Awards support student summer advocacy work

Lessons from innovative Legal Studies course put into practice

Four Brandeis students have been awarded $1,000 each to work on advocacy projects over the summer. The winners and their summer advocacy topics are Rebecca Miller ’13, domestic violence issues, and reproductive choice; Victoria Negus ’12, immigrant rights; Haley Orlofsky ’14, clean water; and Rachel Usnik ’13, food security.

Rebecca Miller ( left) at the
Massachusetts State House
Photo/Ruth Weld

The Advocacy Awards are a component of Advocacy for Policy Change, an initiative launched by the International Center for Ethics, Justice and Public Life in 2009. The initiative is designed to encourage citizens to bring moral and ethical insights to the process of making and revising laws.

Advocacy for Policy Change focuses on undergraduates, through a Legal Studies Program course – also called “Advocacy for Policy Change” – taught by Professor Melissa Stimell. The course combines an investigation of the ethical dilemmas that arise in the process of law making with hands-on advocacy work with entities seeking to reform laws or to propose new ones [read the report of the spring 2011 class].

Every year, students in the course may apply for an advocacy award to continue working on a project over the summer, or to undertake a proposed new advocacy project.

The Advocacy for Policy Change initiative is supported by multi-year commitments from board member Norbert Weissberg and his wife, former board member Judith Schneider.

Rebecca Miller ’13
This summer Miller is continuing work she began in the “Advocacy Policy Change” course on a Massachusetts bill to guarantee 15 non-paid days of leave to victims of domestic violence and sexual assault (Domestic Violence Bill S918). In addition to continuing this work with the advocacy organizations Jane Doe, Inc. and REACH Beyond Domestic Violence, Miller is interning with NARAL Pro-Choice Massachusetts.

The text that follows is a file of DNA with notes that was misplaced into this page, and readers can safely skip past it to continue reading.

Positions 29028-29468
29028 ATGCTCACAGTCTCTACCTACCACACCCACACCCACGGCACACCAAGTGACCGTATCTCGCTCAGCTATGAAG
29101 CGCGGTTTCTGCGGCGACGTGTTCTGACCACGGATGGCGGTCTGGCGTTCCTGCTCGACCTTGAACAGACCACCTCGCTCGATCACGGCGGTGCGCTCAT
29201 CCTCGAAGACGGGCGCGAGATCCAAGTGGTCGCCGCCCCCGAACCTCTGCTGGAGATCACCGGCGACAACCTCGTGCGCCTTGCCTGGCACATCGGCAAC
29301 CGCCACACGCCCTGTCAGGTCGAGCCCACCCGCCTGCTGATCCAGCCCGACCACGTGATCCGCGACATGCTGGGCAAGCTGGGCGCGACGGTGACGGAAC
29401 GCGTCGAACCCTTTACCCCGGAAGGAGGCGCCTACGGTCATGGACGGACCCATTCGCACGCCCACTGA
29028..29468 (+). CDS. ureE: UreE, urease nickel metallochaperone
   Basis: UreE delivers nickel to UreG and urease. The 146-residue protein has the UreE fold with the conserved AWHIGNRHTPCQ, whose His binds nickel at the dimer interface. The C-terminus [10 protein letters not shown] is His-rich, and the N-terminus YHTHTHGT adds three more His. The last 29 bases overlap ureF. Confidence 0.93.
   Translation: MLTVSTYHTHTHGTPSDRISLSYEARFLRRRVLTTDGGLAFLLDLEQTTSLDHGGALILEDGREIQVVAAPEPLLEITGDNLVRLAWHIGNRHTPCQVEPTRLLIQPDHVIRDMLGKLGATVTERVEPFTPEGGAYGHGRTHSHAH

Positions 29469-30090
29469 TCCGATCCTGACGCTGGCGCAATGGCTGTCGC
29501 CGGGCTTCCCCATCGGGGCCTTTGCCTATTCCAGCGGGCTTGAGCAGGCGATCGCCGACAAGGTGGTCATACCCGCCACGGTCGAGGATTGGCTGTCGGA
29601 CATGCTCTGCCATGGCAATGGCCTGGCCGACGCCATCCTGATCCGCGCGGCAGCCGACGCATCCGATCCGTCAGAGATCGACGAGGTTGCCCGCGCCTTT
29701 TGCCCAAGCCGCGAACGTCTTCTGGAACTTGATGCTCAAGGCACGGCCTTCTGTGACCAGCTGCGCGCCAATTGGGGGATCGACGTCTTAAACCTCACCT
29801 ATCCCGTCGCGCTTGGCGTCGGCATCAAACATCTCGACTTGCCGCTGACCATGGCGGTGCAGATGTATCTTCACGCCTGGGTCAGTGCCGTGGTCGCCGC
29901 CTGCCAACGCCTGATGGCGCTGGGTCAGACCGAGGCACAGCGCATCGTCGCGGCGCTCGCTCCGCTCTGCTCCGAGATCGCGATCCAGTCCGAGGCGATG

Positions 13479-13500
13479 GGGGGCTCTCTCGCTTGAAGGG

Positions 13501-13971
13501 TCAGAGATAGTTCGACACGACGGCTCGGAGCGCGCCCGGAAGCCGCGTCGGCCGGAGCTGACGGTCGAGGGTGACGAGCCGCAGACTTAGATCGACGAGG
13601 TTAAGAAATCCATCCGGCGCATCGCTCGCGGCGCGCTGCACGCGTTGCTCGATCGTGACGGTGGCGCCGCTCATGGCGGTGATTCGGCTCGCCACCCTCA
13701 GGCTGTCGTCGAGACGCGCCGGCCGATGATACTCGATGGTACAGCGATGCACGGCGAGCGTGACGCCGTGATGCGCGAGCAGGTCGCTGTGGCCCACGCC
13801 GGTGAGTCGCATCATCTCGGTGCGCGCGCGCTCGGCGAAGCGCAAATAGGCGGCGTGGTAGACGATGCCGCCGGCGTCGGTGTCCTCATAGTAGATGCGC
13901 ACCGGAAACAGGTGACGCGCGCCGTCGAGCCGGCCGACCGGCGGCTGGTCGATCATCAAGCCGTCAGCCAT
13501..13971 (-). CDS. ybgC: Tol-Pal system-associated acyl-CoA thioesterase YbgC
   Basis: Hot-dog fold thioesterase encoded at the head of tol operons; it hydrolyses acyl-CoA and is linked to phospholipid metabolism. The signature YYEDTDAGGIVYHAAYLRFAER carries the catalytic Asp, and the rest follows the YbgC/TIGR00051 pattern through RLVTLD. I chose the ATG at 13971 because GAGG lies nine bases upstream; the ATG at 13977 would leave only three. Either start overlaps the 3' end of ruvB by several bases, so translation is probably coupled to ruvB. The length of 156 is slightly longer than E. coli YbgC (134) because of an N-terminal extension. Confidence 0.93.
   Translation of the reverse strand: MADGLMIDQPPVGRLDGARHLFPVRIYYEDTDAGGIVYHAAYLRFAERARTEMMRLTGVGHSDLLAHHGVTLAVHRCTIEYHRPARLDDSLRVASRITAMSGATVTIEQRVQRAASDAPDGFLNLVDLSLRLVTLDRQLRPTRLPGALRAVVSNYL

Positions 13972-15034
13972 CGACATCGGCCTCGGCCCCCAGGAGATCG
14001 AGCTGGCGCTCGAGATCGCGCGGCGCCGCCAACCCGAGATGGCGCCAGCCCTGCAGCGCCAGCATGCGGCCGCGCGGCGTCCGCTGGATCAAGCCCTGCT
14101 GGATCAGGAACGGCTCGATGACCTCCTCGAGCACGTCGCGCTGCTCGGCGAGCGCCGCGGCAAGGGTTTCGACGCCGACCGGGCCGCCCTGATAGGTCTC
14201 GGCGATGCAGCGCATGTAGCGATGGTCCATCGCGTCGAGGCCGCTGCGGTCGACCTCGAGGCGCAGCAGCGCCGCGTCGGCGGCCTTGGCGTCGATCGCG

“The ‘Advocacy for Policy Change’ course allowed me to bridge the gap between a social justice education and a social justice career,” says Miller. “I feel extremely prepared for my internship this summer because I’ve learned the pragmatic and practical steps of actually running an advocacy campaign.

Victoria Negus
Photos/David Weinstein

Victoria Negus ’12
Negus is working with the Student Immigrant Movement (SIM) and advocating for increased rights for undocumented students and immigrants in general, in Boston. She is also collaborating with the student leaders of the Brandeis Immigration Education Initiative to plan for next year. In addition, Negus is working on efforts in both Massachusetts and Maine to improve access to hunger relief programs through education, research and direct advocacy.

“Through [‘Advocacy for Policy Change’] class assignments, speakers and trips to the State House I realized the value of direct advocacy and communicating with elected officials about an issue that I am passionate about,” says Negus. “And my specific work in the class with the in-state tuition bill introduced me to SIM and a dynamic and inspiring group of students working for change.”

Haley Orlofsky ’14
Orlofsky is in Washington, DC this summer, participating in the Machon Kaplan Summer Internship Program, a social action internship program organized by the Religious Action Center of Reform Judaism. She is interning at the Clean Water Network, a coalition dedicated to strengthening and implementing federal clean water and wetlands policy.

Haley Orlofsky
Rachel Usnik

“Overall, ‘Advocacy for Policy Change’ has taught me that even students can play a valuable role in the legislative process,” says Orlofsky. “Not only was I exposed to the complex technicalities of policy, but I also learned a new component of the legislative process: implementation.”

Rachel Usnik  ’13
Usnik is interning with the Coalition On the Environment and Jewish Life, which seeks to expand the Jewish community’s interest in environmental protection through outreach and activism, and is focused on issues such as energy and climate change. Among the campaigns Usnik is working on is a petition for the Environmental Protection Agency’s proposed carbon pollution standard, and an effort related to the 2012 Farm Bill.

“I find the advocacy process to be both rewarding and empowering,” says Usnik. “Now that I know more about it, I cannot imagine not doing advocacy work in the future.”

Categories: Humanities and Social Sciences, Student Life

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